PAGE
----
This has got two downvotes:


The mouseover for the downvote says "not useful", however I thought it was very useful! :/

Is it just because I actually qualified DC rather than saying they're both bad be careful like everyone else?

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  • \$\begingroup\$ Short answer: It is because many of the things in your answer do not seem technically accurate. \$\endgroup\$ – Kortuk Jan 14 '13 at 15:22
  • \$\begingroup\$ On a brighter note, Do you know the answer to this? \$\endgroup\$ – Kortuk Jan 14 '13 at 22:20

I did one of the four dowvotes, but I also explained why in a comment. Personally, I reserve downvotes for answers that are misleading or just plain wrong. I was bothered by your incorrect use of "RMS", so much so that I felt your answer was misleading. By giving your answer a negative score, it provides a strong clue to others not to trust the information in it.

I see you have reworded it a little, but there are still errors or at least misleading use of terms. Currently, my objections are:

  1. You say you are assuming the original question was not using implied RMS for the "230 V 50 Hz AC" in the question. That is such a bad assumption as to be wrong. Both the 230 V and the 50 Hz part make it clear that this is the power line voltage, probably what comes out of the socket wherever this OP lives. By saying that you assume it is not RMS, you are creating confusion. If you want to make the point about RMS versus peak or peak to peak, that's fine, but do so as a add-on since the whole point is likely beyond the OP's level of understanding. I also pointed out that RMS was clearly assumed (even if the OP doesn't know the difference) in this case in a comment, so you can't say you weren't aware of this.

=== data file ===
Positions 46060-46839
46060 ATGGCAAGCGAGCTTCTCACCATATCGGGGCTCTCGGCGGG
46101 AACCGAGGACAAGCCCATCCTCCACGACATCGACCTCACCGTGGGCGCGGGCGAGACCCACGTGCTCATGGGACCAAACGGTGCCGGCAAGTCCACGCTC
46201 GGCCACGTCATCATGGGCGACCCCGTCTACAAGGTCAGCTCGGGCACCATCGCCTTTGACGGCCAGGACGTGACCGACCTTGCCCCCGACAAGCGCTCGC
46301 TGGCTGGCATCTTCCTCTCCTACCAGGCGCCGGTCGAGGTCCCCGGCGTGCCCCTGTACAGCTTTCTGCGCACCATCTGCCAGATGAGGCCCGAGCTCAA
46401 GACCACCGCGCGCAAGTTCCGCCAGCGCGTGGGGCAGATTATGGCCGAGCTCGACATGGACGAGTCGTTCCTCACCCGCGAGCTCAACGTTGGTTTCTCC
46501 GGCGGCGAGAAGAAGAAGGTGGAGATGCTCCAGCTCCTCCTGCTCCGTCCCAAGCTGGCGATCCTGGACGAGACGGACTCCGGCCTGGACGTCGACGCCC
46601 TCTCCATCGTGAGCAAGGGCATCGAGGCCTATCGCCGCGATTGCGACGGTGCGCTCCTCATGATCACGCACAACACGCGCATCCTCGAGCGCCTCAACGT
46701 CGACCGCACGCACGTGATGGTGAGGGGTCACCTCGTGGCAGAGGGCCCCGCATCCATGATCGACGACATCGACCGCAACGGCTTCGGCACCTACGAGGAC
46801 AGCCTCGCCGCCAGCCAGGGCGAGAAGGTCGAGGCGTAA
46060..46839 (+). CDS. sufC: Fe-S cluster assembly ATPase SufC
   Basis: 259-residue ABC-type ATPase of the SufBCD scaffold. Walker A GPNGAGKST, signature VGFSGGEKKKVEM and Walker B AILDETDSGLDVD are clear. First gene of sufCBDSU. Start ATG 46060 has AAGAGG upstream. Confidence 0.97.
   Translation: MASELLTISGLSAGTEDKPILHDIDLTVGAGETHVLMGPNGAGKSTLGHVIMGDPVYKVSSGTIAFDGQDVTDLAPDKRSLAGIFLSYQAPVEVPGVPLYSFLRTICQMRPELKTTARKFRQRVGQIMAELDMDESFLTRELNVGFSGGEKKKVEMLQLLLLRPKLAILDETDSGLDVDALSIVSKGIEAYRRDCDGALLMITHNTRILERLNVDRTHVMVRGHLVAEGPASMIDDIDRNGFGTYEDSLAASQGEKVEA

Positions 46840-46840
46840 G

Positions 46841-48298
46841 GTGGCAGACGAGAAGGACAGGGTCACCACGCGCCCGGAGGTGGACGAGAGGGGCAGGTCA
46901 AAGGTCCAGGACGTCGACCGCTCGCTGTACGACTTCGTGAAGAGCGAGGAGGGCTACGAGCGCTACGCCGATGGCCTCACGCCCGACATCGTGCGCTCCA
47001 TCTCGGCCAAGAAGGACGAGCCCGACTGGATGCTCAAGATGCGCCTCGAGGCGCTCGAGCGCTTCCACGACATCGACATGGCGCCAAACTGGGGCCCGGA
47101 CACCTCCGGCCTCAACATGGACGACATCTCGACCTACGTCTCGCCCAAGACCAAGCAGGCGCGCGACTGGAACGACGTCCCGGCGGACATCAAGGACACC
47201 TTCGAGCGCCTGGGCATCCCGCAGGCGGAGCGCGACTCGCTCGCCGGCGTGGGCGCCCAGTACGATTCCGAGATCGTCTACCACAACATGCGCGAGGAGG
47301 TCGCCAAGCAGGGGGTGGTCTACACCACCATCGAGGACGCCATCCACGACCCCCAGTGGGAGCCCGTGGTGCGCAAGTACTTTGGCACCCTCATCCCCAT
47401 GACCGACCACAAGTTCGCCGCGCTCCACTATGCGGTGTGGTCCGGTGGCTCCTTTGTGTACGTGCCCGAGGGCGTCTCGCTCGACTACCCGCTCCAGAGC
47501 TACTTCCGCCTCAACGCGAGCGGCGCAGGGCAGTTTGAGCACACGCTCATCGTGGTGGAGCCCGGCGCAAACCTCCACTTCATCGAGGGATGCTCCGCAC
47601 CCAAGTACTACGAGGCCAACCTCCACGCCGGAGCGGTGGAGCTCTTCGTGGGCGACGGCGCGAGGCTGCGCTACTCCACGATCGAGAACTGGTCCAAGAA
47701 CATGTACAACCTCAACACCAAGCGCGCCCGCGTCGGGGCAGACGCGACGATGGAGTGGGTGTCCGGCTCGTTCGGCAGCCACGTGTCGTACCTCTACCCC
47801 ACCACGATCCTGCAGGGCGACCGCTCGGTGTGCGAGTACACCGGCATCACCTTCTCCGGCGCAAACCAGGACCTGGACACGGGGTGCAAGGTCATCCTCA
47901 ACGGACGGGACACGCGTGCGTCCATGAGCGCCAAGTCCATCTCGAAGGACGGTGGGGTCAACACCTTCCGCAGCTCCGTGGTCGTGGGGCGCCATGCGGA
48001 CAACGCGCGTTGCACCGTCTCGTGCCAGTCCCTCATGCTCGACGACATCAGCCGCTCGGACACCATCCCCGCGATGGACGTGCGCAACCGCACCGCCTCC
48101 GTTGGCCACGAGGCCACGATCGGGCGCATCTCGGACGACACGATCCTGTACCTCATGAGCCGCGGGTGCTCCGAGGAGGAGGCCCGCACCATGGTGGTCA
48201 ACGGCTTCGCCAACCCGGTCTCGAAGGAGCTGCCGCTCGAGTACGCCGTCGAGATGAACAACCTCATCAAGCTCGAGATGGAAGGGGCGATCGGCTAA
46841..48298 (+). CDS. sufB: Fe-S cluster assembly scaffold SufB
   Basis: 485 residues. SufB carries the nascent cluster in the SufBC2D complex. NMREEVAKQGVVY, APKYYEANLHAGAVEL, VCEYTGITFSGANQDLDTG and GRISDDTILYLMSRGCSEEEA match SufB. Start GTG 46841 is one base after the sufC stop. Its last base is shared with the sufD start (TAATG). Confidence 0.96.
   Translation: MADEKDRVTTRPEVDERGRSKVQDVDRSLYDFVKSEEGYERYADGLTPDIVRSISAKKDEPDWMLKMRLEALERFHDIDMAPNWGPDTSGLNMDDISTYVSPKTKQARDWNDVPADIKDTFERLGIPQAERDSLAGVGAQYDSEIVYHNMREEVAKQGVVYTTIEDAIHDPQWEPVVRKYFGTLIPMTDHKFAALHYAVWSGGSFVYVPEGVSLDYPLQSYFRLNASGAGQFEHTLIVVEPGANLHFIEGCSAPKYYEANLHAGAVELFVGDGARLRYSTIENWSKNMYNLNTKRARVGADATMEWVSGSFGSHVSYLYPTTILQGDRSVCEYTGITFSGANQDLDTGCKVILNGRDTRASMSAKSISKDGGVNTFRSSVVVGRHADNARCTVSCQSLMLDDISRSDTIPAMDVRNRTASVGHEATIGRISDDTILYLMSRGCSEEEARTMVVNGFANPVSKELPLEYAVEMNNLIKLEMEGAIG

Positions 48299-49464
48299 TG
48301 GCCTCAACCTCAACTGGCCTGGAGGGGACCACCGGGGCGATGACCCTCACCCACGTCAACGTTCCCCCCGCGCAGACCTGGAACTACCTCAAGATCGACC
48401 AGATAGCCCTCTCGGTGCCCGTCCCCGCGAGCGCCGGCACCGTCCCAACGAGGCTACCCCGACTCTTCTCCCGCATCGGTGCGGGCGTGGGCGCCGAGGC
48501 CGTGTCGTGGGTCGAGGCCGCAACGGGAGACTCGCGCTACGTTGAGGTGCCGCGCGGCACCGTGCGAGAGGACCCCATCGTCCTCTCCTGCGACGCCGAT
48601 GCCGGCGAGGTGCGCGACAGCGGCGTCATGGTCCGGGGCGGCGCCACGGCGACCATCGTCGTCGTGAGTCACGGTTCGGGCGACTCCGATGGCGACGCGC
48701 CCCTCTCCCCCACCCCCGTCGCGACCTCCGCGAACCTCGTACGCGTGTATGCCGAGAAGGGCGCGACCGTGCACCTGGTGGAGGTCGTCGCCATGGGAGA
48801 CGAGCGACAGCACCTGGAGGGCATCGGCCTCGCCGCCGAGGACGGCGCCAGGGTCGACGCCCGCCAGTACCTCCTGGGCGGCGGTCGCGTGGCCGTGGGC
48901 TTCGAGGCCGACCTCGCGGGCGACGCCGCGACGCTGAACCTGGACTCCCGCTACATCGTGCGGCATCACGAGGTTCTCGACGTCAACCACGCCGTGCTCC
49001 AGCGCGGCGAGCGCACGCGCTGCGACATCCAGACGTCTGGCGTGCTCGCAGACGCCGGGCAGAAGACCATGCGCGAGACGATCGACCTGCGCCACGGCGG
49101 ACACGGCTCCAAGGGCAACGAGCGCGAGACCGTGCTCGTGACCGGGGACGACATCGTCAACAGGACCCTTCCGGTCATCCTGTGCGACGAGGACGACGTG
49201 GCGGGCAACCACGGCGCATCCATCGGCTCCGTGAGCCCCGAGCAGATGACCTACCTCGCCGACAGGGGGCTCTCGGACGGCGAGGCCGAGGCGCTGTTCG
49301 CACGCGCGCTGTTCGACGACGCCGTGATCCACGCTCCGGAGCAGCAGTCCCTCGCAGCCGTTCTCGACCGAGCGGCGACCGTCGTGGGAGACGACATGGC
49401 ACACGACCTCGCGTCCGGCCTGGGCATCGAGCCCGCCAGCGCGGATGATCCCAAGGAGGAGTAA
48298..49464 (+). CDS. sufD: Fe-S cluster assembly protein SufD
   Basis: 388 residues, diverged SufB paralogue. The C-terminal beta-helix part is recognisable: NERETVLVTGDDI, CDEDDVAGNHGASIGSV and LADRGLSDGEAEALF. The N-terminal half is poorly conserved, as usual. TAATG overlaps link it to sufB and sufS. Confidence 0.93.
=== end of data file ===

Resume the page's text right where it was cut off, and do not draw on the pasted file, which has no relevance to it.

2. You are still using terms incorrectly to the extent they could easily confuse someone. You say you assume the AC voltage is the signal amplitude as apposed to RMS. What exactly is "signal amplitude" supposed to mean? Without specific qualification, the first assumption would be RMS. Someone being on shaky ground with this knowledge could think they learned something from this statement that would be incorrect. They could take away "Ah, signal amplitude doesn't mean RMS", when in fact usually it does.

  3. The part about holding a stripped power cord in your hands and not dying is also incorrect. If you had qualified that by saying in a single hand, then I might agree with you. However, you actually mention "hands", so one can assume you meant one lead in one hand and the other in the other hand. 230 VAC certainly can kill you like that since the current runs thru your chest close enough to your heart. People have died for touching 230 VAC the wrong way. That stuff is dangerous. That doesn't mean you will always die, maybe not even most of the time. But death is likely enough, and has happend enough in the past, to make your statement wrong and potentially dangerous to someone that doesn't know better.

I can't tell if you are just being sloppy, know you're being a little loose with the terms but don't care, are have a real misunderstanding of RMS, although I'm starting to suspect the latter. If you fix these things and ping me in a comment, I will undo my downvote.

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  • \$\begingroup\$ Thank you. I have no problem with learning and being corrected, I just want to know exactly why I'm wrong and how I can be better. Thank you for taking your time to correct me. \$\endgroup\$ – stanri Jan 14 '13 at 16:50